Businesses and consumers need to be aware of a possible scam in Liberty County regarding the sale of sports towels, supposedly to raise money for local high schools.
Perry Neely, owner of Neely Ceramic Tile, said his company almost fell prey to the scam when he received a call a few days ago.
Neely said the caller sounded like a young man who merely identified himself as Brandon.
"Brandon" asked Neely if he would be interested in having his company logo placed on rally towels for the Bradwell Institute football team.
The caller said the cost to imprint the logo would be $400. Neely said he wasn’t suspicious at the time, but told the caller his children go to Liberty County High School so he would have to consider the offer. The next day the male called Neely again, asking him if he had reconsidered and even negotiated $100 off the price. Neely told him no.
After he was turned down, "Brandon" simply hung up on Neely, which prompted a response.
"I called the school because I was upset that he just hung up on me," Neely said. "I didn’t think anything was going on until the school told me they were not selling towels."
The phone call alerted school administrators and athletic director Jim Walsh. Walsh returned Neely’s call and later that day, Bradwell Institute principal Dr. Vicki Albritton called to speak with Neely. The administration collected the information and turned it over to school resource officer Damien Butler, who filed an official report.
Neely said the call came from an unknown or restricted number and the voice was that of a male in his teens or early 20s.
Albritton said the public should be aware that any solicitations for school athletics and booster clubs are done in person, never over the phone. And they do not go door-to-door.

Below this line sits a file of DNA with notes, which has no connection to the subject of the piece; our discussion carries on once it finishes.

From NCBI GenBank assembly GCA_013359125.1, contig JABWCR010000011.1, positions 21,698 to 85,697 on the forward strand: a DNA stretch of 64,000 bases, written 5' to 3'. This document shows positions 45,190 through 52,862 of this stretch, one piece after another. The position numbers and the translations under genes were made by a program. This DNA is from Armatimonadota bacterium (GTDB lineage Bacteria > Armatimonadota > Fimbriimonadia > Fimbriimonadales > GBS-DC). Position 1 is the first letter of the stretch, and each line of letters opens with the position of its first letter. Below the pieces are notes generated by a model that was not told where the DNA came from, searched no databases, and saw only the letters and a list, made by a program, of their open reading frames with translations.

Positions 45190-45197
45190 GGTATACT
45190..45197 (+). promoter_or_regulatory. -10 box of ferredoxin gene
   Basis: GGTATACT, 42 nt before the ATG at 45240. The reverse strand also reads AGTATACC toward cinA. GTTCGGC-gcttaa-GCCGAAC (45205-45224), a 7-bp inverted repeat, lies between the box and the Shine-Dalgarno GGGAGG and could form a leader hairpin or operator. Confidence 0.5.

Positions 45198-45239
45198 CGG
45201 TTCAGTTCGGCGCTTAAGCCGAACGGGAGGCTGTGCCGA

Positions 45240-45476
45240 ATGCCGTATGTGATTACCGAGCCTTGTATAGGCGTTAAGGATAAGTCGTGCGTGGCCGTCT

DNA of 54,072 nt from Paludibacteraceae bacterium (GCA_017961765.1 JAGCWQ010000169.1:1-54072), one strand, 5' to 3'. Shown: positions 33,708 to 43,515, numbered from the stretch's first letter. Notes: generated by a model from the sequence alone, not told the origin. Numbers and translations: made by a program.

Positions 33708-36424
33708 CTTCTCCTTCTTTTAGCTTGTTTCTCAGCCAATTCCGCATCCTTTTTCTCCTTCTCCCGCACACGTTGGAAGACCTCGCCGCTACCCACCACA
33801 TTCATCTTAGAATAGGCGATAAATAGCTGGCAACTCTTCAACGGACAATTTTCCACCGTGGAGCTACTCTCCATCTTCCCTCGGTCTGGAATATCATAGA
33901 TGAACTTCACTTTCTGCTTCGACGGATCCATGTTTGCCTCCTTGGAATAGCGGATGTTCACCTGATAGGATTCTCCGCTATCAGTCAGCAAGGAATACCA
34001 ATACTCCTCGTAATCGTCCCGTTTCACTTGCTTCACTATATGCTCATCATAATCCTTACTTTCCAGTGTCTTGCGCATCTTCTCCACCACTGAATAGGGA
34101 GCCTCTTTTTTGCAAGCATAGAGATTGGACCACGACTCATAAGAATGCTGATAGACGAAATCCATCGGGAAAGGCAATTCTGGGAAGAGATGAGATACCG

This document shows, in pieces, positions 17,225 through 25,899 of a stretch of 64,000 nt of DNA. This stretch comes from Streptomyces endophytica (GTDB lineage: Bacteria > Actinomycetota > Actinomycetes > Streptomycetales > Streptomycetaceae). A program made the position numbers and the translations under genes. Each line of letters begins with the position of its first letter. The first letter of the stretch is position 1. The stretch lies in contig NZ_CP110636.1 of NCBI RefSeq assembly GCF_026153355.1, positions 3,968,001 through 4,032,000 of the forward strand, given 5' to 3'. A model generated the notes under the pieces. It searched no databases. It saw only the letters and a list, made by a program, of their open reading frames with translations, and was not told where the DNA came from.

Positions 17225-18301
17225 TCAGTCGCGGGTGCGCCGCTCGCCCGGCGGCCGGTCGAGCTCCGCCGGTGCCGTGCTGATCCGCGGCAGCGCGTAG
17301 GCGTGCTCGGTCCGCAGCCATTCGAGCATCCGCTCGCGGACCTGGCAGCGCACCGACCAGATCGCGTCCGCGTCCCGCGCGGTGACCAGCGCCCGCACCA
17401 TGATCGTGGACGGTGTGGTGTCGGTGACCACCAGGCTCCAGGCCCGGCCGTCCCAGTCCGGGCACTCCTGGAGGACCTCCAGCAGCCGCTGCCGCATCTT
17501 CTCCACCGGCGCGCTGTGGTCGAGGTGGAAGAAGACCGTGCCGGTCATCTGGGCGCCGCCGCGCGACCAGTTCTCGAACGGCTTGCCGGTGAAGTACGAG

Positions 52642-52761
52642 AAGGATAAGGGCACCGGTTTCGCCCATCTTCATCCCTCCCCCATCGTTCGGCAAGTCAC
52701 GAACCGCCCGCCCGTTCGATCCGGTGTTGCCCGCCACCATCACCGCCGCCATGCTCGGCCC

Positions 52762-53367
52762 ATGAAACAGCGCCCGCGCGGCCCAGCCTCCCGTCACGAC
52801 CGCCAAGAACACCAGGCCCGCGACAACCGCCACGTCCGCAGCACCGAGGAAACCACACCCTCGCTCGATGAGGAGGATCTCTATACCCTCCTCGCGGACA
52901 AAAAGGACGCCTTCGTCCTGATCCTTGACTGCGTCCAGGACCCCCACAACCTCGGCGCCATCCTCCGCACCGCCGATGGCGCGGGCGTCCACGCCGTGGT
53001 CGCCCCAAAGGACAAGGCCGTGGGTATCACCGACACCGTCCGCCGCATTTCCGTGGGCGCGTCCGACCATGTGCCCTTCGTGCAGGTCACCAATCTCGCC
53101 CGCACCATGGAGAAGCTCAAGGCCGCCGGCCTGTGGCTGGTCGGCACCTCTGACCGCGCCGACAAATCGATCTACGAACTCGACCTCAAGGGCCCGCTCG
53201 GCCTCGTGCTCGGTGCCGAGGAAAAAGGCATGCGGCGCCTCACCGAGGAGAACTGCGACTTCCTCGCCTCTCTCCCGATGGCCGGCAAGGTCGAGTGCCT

"Our boosters, volunteers and students, who are authorized to fundraise for a sport, would visit area businesses only and they would carry a school letter with an embossed school letterhead with them," she said. "The names of all the school’s administrators, athletic director and school resource officer would be on the letter."
Albritton added that if it was a student doing the solicitation they should have a current student ID with them and would normally be closely associated with the sport seeking funding.
For example a cheerleader or football player would sell items for the football team.
The entire process would also be pre-approved by the Liberty County School Board.
The school resource officer is investigating the matter. Violators are subject to criminal charges and fines.
Neely said he was fortunate but wanted to warn others.
"I called the school to complain, I thought the kid was rude for hanging up on me," Neely said. "But I called the paper afterwards because if they are not careful someone out there might get scammed out of money."